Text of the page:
They all saw her. Standing on the boardwalk outside the old woman’s house, smoking.
The old woman was dying of cancer. Not from cigarettes, but still. They did not approve.
In the house, the old woman was frantically peeling potatoes, scraps of skin flying everywhere, sticking to the sink, windows and her woollen clothing like a plague of starchy warts.
On the boardwalk her daughter sucked in oxygen and nicotine, blowing yellow halos at the setting sun. She crunched her toes into the cold sand of the beach, shivering in the pushy wind.
From here she could see into the darkening kitchen where a hurricane of grey hair spun into shadow, but mostly she looked at the reflection of the sunset on the window, its beacon brightness shining like the edge of a new coin, and wondered if sailors would see the gleam and steer away from the crescent, or spill on the rocks so close to home.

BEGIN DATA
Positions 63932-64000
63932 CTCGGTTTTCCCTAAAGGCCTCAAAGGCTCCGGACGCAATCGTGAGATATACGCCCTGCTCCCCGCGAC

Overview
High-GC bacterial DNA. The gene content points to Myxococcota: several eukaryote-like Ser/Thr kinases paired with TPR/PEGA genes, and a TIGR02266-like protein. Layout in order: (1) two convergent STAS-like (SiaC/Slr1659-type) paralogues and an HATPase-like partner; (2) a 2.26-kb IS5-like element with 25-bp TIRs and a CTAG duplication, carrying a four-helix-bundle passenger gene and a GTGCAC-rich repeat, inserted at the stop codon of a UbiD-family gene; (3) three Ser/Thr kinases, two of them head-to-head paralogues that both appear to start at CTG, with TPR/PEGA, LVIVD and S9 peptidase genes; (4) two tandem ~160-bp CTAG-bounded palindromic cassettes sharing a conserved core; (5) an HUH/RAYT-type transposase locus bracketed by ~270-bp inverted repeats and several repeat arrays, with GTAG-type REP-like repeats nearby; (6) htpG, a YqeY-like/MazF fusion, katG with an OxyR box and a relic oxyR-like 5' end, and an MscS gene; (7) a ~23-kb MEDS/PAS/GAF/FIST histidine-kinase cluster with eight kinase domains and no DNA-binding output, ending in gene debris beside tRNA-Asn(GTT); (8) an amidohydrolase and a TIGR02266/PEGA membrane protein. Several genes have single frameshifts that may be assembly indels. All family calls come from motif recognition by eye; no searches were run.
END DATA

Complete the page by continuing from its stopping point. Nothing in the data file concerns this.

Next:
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Hamelin is a rag puppet doll just under a metre in height that I took with me to Canada. She appears in So pass away the old timers, one by one as my alter ego. Multiplied through the process of etching, she exists in more than one dimension of space. She is also dressed as a fool: mischievous, bold, lost, never fitting in to the time she occupies or with the people around her. Everything about her is strange, to them and to herself.